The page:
I love my school; I am part of a faculty of over 250 teachers. I have a lot of amazing resources at my fingertips, but you know how it is, it can be hard to get out and about to find out what’s really happening around the school. So, despite working with a bunch of awesome people, I don’t really feel like I have easy access to the collective genius that exists there. As an extrovert, I really feel the need to connect with other educators, but I don’t want to be that annoying colleague who shows up at your door all the time asking questions, sharing unsolicited ideas, or gushing over my latest PD read (what can I say, I’m a bit of a PD Junkie).

I needed a bigger network.

grow personal learning network

Using the Internet to Build My PLN

Enter the internet. Although there are many negatives associated with social media, through Twitter, Facebook, Pinterest, Instagram and Voxer I have found myriad resources from all over the world. I have thousands of experts at my fingertips any time a question pops into my head. As an avid reader of professional development books, I also think it’s cool to follow (and even interact with) my favorite edupreneuers on Twitter or Instagram.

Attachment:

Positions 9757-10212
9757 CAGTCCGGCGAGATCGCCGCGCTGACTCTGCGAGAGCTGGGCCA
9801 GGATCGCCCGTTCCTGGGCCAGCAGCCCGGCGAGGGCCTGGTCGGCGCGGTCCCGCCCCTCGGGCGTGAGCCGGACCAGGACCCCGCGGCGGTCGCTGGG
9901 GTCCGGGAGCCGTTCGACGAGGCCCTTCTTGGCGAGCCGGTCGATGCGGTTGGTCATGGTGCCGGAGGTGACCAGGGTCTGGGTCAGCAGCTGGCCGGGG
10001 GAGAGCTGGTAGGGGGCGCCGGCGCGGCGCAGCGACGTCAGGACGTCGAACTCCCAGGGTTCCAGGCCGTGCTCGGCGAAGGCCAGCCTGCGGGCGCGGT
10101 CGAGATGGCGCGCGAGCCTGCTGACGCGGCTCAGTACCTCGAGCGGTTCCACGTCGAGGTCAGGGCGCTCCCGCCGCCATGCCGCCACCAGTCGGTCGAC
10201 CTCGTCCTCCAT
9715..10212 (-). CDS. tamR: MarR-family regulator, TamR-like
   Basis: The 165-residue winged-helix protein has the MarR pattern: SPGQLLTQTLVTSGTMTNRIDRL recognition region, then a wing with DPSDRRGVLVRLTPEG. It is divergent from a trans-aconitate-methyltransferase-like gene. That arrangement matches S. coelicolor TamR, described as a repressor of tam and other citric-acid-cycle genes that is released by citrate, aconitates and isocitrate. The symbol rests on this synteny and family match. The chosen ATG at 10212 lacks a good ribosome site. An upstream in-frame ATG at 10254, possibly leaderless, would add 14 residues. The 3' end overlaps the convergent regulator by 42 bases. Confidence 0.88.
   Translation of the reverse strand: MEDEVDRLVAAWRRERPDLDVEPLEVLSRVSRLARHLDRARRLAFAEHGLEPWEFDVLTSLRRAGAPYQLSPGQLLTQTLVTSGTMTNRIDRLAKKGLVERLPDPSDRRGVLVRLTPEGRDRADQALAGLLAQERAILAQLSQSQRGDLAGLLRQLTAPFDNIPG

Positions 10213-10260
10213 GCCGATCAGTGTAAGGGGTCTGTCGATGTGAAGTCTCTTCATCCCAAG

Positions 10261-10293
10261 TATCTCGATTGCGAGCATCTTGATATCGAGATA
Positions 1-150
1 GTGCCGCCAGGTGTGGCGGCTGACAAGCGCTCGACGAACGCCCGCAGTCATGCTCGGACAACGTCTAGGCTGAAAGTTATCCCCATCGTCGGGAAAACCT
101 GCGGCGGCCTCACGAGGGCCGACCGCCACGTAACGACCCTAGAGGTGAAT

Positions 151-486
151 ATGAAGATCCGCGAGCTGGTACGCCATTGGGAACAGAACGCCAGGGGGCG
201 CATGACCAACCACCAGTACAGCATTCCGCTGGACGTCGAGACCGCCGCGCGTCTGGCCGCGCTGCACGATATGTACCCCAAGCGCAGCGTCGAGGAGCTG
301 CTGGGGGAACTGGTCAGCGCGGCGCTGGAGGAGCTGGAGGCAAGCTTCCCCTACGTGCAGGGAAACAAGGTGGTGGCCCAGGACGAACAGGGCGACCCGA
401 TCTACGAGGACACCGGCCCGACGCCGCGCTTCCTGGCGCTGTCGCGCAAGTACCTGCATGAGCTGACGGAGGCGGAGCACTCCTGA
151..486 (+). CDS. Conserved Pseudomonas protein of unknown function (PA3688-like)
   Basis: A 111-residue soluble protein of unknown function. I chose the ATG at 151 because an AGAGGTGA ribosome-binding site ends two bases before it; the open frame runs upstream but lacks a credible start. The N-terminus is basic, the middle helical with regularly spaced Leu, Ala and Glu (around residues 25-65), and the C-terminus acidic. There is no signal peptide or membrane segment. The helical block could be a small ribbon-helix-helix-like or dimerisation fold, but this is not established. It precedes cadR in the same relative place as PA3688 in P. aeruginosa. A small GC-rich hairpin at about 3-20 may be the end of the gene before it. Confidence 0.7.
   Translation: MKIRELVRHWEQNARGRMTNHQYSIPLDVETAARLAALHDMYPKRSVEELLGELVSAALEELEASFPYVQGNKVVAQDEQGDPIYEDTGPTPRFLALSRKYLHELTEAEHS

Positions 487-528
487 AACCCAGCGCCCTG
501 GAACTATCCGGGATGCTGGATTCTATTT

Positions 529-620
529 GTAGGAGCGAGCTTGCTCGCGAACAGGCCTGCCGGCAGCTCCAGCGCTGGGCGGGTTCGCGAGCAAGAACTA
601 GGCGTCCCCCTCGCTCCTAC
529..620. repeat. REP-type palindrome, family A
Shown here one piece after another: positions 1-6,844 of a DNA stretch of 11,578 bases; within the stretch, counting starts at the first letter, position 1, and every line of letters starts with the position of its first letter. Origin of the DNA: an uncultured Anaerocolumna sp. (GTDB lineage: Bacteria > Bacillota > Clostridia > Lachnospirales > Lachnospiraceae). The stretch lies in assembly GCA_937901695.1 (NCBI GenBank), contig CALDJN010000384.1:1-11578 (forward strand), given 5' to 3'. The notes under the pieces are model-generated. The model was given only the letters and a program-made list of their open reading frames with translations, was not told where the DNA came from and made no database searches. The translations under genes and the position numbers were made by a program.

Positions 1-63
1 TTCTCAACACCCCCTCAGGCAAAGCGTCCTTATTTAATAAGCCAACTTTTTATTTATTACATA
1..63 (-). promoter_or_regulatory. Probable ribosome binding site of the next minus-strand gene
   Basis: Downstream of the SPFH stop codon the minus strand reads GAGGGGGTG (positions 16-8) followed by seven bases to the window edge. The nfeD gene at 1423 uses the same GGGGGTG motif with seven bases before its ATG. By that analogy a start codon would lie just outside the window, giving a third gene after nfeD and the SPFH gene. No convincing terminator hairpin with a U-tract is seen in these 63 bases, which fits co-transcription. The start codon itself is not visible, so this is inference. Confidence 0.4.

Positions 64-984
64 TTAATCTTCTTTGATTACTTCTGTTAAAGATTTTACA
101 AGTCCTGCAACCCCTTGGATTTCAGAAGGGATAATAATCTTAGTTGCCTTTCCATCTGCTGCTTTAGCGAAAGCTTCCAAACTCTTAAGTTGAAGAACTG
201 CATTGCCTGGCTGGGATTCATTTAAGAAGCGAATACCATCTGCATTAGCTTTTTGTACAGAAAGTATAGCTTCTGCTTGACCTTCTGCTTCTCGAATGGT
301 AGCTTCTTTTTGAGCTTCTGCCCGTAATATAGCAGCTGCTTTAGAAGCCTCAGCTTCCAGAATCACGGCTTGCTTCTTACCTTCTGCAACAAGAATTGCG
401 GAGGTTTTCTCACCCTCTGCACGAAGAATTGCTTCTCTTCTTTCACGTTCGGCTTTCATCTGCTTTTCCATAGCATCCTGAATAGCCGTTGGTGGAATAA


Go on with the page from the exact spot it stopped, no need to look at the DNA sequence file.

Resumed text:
It’s sort of amazing, really.

I have learned so much from educators all over the world, so let me share why I love these five social media networks and how they’ve helped me grow my PLN.

Twitter